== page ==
}
            catch (Exception)
            {
                window.DisplayMessage(response, "Server", Colors.Red);
            }
        }
    }
    
  4. The DisplayMessage method is called. DisplayMessage:

    public void DisplayMessage(string message, string name, Color nameColor)
    {
        MessageBox.Show("Called");
    
        UpdateMessageStatus(ProcessingStatus.Processing);
    
        Grid fullMessage = new Grid();
        fullMessage.ColumnDefinitions.Add(new ColumnDefinition { Width = new GridLength(50.00) });
        fullMessage.ColumnDefinitions.Add(new ColumnDefinition { Width = new GridLength(600.00) });
    
        Label nameLabel = new Label
        {
            Content = string.Format("[{0}]", name),
            Foreground = new SolidColorBrush(nameColor)
        };
        Grid.SetColumn(nameLabel, 0);
    
        TextBlock textLabel = new TextBlock
        {
            Text = message,
            TextWrapping = TextWrapping.Wrap,
            Margin = new Thickness(0, 5, 0, 5)
        };
        Grid.SetColumn(textLabel, 1);
    
        fullMessage.Children.Add(nameLabel);
        fullMessage.Children.Add(textLabel);
    
        UpdateMessageStatus(ProcessingStatus.Displaying);
        Dispatcher.BeginInvoke(new Action(delegate()
        {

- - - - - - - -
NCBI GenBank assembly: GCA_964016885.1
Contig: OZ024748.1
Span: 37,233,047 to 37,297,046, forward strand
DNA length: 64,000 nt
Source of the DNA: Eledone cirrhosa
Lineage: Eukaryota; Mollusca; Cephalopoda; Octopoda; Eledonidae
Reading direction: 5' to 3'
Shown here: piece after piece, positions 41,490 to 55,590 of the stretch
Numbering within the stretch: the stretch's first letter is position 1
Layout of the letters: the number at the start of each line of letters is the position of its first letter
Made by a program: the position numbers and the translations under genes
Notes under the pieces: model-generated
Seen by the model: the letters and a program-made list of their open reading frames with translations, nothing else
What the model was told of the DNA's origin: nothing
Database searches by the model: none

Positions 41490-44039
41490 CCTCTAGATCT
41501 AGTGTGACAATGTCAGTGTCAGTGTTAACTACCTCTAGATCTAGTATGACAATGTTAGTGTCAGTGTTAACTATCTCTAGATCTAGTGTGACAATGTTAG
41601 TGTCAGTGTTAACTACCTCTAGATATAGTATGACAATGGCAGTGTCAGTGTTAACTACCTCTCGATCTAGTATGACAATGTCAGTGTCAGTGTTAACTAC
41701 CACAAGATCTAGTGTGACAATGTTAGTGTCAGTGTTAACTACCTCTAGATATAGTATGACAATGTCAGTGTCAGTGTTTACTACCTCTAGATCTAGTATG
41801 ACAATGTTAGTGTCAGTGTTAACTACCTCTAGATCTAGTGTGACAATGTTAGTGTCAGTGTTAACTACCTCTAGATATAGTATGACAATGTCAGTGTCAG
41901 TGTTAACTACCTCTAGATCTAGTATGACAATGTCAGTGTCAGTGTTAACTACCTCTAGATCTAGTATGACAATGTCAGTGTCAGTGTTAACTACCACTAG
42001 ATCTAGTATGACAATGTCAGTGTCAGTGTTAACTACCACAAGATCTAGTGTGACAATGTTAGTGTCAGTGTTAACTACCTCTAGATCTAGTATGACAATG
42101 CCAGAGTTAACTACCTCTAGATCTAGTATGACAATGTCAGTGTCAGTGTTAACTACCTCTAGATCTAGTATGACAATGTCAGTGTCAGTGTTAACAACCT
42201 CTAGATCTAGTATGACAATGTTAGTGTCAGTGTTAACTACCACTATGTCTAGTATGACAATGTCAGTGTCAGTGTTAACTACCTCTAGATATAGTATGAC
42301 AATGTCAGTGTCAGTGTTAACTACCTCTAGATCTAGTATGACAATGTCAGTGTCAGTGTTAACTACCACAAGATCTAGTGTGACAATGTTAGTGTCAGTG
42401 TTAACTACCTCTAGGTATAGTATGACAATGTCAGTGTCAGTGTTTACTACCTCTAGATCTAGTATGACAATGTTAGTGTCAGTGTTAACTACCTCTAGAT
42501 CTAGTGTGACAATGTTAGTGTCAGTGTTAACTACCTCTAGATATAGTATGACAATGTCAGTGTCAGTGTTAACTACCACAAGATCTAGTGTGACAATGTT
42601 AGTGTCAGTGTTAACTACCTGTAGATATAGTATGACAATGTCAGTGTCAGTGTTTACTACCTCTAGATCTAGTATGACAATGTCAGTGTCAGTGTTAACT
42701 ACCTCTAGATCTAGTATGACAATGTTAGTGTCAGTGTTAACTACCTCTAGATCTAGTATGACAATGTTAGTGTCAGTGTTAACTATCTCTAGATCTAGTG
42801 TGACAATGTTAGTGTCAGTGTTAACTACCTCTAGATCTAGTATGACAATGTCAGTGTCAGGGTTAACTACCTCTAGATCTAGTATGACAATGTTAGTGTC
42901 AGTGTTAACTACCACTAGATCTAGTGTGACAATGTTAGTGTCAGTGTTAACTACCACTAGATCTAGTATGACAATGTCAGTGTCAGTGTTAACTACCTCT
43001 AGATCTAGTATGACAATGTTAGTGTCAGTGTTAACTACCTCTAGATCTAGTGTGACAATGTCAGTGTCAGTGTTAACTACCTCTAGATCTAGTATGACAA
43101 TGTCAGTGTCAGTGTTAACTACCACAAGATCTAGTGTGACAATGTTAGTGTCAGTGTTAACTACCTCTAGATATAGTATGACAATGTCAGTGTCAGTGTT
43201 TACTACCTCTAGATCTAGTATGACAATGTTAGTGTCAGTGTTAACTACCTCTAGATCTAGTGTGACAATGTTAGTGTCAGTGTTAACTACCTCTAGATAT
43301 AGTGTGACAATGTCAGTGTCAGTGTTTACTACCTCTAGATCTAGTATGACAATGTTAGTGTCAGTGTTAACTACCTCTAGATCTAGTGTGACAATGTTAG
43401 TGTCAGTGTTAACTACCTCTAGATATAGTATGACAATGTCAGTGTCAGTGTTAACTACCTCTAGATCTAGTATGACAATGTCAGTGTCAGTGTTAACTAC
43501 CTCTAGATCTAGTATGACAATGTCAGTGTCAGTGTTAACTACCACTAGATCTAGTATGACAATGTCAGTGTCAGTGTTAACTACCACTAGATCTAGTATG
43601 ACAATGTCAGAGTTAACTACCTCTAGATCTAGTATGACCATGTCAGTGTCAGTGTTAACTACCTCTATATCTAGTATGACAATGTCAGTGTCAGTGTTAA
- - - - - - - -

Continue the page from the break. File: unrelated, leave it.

_messageContainer.Children.Add(fullMessage);
        }));        
    
        _messageCount += 1;
        UpdateMessageCount();
        UpdateMessageStatus(ProcessingStatus.Ready);
    }
    

Here is the problem. When I call window.DisplayMessage from the listener thread, literally nothing happens. Not even an exception - but importantly, the message Grid doesn't get created.

What's up with this? I added Dispatcher.BeginInvoke on the advice of another SO question to make sure the thread ownership wasn't a problem, though the same thing happened before this.

(note: all the MessageBoxes are just for debugging. Interestingly, the MessageBox at the top of DisplayMessage does show when called from the listener thread.)

  • 1
    Are you sure you're actually on the UI thread with that call to BeginInvoke? Try Application.Current.Dispatcher.BeginInvoke and see if that yields different results. – Chris May 3 '15 at 18:16
2

I do suspect this is an issue of cross-thread UI element invokation. Since you are creating your new UI element (fullMessage and its children) on a different thread.

If your window instance is a WPF UserControl or a WPF Window you can use it's synchronization context to perform the cross-thread marshaling.

  • Capture its synchronization context in your MainWindow constructor

    _syncContext = SynchronizationContext.Current;
  • Add a method that uses the captured context, to marshal to the correct dispatcher.

    public void InvokeDisplayMessage(string message, string name, Color nameColor)
    {
        // In the already started spirit of message box debugging ;-)
        MessageBox.Show("InvokeDisplayMessage Called");
        this._syncContext.Post(
            new SendOrPostCallback(x => DisplayMessage(message, name, nameColor)), 
            null);
    }
    
  • And finally change all of the window.DisplayMessage calls in your ProcessMessage to window.InvokeDisplayMessage.

  • Works a treat :) – ArtOfCode May 3 '15 at 18:35
  • @ArtOfCode, A better way is possible, I will update my answer to reflect that. – Alex May 3 '15 at 18:36